Pyridazine

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Pyridazine
Skeletal formula with numbering convention
Pyridazine molecule Pyridazine molecule
Identifiers
CAS number 289-80-5 YesY
PubChem 9259
ChemSpider 8902 YesY
ChEBI CHEBI:30954 YesY
ChEMBL CHEMBL15719 YesY
RTECS number GY2390000
Jmol-3D images Image 1
Properties
Molecular formula C4H4N2
Molar mass 80.09 g mol−1
Appearance colorless liquid
Density 1.107 g/cm3
Melting point −8 °C (18 °F; 265 K)
Boiling point 208 °C (406 °F; 481 K)
Related compounds
Related compounds pyridine, pyrimidine, pyrazine
Except where noted otherwise, data are given for materials in their standard state (at 25 °C (77 °F), 100 kPa)
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Infobox references

Pyridazine is a heterocyclic organic compound with the molecular formula (CH)4N2. It contains a six-membered ring with two adjacent nitrogen atoms, and is aromatic.[1] It is a colorless liquid with a boiling point of 208 °C. It is isomeric with two other (CH)4N2 rings, pyrimidine and pyrazine.

Occurrence[edit]

Pyridazines are rare in nature, possibly reflecting the scarcity of naturally occurring hydrazines, common building blocks for the synthesis of these heterocycles. The pyridazine structure is a popular pharmacophore. It found within a number of herbicides such as credazine, pyridafol and pyridate. It is also found within the structure of several drugs such as cefozopran, cadralazine, minaprine, pipofezine, hydralazine, and cilazapril.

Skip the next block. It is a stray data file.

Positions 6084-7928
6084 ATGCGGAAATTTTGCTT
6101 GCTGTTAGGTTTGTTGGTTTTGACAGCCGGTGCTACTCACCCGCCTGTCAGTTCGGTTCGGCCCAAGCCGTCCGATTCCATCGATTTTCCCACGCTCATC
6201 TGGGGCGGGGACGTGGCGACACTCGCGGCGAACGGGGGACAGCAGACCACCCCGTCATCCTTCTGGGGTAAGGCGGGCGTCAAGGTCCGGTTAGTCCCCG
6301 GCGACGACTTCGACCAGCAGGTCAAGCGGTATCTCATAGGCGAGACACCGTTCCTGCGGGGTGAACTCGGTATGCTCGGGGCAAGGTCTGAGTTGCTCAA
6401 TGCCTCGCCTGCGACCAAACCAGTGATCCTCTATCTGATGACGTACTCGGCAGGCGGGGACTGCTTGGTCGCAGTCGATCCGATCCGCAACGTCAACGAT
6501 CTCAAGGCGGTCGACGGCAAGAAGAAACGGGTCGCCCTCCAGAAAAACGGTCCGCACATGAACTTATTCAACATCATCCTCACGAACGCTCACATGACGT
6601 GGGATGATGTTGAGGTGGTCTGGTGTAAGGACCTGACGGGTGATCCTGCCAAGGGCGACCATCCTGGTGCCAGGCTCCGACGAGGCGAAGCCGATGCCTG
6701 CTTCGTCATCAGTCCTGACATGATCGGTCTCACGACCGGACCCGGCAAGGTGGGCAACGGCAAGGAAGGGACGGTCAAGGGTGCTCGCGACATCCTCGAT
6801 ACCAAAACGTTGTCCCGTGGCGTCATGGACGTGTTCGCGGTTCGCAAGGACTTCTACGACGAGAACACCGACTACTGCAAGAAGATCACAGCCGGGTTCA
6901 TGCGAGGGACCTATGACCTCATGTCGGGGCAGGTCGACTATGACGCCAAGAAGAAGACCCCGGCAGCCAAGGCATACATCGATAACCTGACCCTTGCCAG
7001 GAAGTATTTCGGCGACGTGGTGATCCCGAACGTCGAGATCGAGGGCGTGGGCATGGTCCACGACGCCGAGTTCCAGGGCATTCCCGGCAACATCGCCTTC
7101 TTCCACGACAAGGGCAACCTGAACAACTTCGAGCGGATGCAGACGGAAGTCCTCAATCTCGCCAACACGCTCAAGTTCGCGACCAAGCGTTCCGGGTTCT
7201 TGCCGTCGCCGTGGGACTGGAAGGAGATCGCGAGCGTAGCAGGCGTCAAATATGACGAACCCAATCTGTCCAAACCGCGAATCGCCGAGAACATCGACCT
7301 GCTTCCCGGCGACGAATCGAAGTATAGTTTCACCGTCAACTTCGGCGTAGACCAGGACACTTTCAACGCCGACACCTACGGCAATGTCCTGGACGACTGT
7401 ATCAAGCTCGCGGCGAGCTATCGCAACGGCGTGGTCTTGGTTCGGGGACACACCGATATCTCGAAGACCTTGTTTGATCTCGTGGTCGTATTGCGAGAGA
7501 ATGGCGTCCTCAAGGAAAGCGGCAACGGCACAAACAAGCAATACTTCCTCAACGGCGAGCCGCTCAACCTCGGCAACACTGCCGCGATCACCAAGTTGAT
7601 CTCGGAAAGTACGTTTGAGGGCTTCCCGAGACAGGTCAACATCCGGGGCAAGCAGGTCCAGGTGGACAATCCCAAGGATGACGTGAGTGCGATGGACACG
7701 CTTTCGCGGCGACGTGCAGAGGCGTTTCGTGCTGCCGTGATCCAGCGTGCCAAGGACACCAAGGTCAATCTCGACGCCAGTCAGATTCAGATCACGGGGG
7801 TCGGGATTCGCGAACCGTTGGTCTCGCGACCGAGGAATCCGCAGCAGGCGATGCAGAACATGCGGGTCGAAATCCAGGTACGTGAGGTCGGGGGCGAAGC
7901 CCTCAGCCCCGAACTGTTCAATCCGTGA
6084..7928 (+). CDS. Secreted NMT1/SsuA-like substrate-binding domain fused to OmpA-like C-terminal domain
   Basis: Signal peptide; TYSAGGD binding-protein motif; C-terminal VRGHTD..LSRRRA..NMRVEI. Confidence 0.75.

Syntheses[edit]

In the course of his classic investigation on the Fischer indole synthesis, Emil Fischer prepared the first pyridazine via the condensation of phenylhydrazine and levulinic acid.[2] The parent heterocycle was first prepared by oxidation of benzocinnoline to the pyridazinetetracarboxylic acid followed by decarboxylation. A better route to this otherwise esoteric compound starts with the maleic hydrazide. These heterocycles are often prepared via condensation of 1,4-diketones or 4-ketoacids with hydrazines.[3]

References[edit]

  1. ^ S. Gumus, "A computational study on substituted diazabenzenes," Turk J Chem, 35 (2011) , 803 – 808; http://journals.tubitak.gov.tr/chem/issues/kim-11-35-5/kim-35-5-11-1012-875.pdf
  2. ^ E. Fischer "Indole aus Phenylhydrazin" Justus Liebigs Annalen der Chemie 1886, Volume 236, Issue 1-2, pages 126–151. doi:10.1002/jlac.18862360107
  3. ^ M. Tišler, B. Stanovnik "Pyridazines" Advances in Heterocyclic Chemistry, Volume 9, 1968, Pages 211-320. http://dx.doi.org/10.1016/S0065-2725(08)60374-8